How to Travel Safely to Uttarakhand during Covid Times

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How to Travel Safely to Uttarakhand during Covid Times

Category Travel Tips

By Swathi Chatrapathy

2020-09-17

| LATEST UPDATE (Sept 23rd, 2020):

The Uttarakhand government has announced that tourists and trekkers do not need a COVID negative certificate to enter the state any more. They don’t need any proof of hotel bookings either. Here is the government circular for your reference.

All you have to do is fill this form and continue as usual with your travel plan.

September 17th:

Today, I’m sharing with you a comprehensive guide to travel to Uttarakhand during these COVID times.

After I sent my newsletter last week, I realised that trekkers had been on their toes, waiting for Indiahikes to reopen trekking in a safe way. There’s been a sudden rush of registrations, emails and phone calls, with trekkers sounding out their worries to us.

In this post, I’m going to clarify everything you need to know about travelling to Uttarakhand during COVID times.

The Documents Required by the Uttarakhand State Government

There is just one extra step you have to take outside of the regular travel to Uttarakhand.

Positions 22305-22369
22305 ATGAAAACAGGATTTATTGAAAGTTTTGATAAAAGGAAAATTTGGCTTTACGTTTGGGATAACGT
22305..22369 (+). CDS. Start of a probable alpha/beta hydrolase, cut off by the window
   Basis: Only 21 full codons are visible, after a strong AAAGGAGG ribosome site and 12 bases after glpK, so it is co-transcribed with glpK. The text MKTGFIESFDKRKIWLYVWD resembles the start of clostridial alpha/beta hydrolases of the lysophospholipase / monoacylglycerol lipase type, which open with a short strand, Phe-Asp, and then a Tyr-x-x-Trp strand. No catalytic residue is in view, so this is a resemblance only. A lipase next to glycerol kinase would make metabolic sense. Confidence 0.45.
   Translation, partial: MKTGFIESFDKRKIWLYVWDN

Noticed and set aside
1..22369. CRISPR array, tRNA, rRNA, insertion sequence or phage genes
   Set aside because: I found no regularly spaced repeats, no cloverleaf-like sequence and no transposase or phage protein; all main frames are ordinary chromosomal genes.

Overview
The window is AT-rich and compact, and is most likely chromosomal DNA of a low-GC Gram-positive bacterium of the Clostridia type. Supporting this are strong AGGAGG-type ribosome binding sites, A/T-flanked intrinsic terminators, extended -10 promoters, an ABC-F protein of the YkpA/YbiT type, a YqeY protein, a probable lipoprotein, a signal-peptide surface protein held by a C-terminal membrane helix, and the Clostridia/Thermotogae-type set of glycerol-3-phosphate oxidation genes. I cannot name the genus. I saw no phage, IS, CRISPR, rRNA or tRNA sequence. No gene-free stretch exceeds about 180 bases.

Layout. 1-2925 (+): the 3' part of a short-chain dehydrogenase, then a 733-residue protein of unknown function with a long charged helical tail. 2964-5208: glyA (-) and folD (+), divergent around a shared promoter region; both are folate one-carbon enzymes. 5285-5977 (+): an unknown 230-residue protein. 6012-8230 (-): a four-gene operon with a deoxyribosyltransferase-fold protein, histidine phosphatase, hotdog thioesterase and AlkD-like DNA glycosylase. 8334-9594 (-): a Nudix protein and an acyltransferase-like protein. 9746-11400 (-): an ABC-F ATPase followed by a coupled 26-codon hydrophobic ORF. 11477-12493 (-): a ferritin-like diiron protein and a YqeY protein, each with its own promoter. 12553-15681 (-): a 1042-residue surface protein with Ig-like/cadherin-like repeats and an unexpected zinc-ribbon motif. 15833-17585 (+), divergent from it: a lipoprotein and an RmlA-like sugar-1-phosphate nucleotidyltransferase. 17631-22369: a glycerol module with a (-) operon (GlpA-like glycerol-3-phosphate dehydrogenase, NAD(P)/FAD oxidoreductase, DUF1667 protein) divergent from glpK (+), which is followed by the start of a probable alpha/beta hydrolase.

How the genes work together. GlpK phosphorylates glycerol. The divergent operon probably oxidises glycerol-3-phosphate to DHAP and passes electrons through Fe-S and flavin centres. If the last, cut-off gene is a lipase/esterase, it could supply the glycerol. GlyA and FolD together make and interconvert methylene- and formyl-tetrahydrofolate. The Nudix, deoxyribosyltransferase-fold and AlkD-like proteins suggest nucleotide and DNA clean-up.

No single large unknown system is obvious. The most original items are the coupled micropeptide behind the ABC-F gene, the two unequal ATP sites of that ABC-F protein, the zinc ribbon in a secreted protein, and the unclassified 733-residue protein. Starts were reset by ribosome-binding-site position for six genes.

And that is to fill this form, which requires some basic travel information from you. The form is pretty straight forward and requires your address proof.

Your Flying Experience to Uttarakhand

If you’re flying to Dehradun, things are mildly different from pre-COVID times.

Here too, I want to share some tips with you, based on the experiences of three of my colleagues who have flown from Mumbai, Kolkata and Ranchi.

1. Reach the airport at least 2 hours in advance. This is important because of all the processes the airlines have to go through — sanitizing your bag, giving you Covid safety kits, etc.

2. Download the Aarogya Setu app on your phone. You’re required to show a “green signal” that you’re safe on the app when you’re at the airport.

3. The earlier you check in, the better, to get the right seats. Anyone sitting in the middle seat has to wear a PPE kit. If you’d like to avoid that, make sure you check in at the earliest. The check-in starts 48 hours before the time of flight with most airlines.

4. Take a screenshot of your boarding pass and use it wherever you need to show it. You don’t need to open it from your mail again and again.

5. Most airlines have increased the weight of the allowed check-in baggage. Check with your airline in advance so that you can pack accordingly.

6. Carry your own comfortable mask and sanitizer. Every passenger is given a kit with a mask, a face shield and some sanitizer, but the mask they give can be suffocating, it’s best if you have your own, a mask that you are used to wearing.

7. Take home-cooked food in your own cutlery and eat at the airport before boarding. Avoid eating in the flight, it’s best not to take off your mask and face shield while flying, since you’re in close proximity with many people.

8. Use the washrooms at the airport and avoid the in-flight washroom.

9. While boarding and de-boarding, do not rush. The airline will also encourage you to keep distance as you move out. Follow that.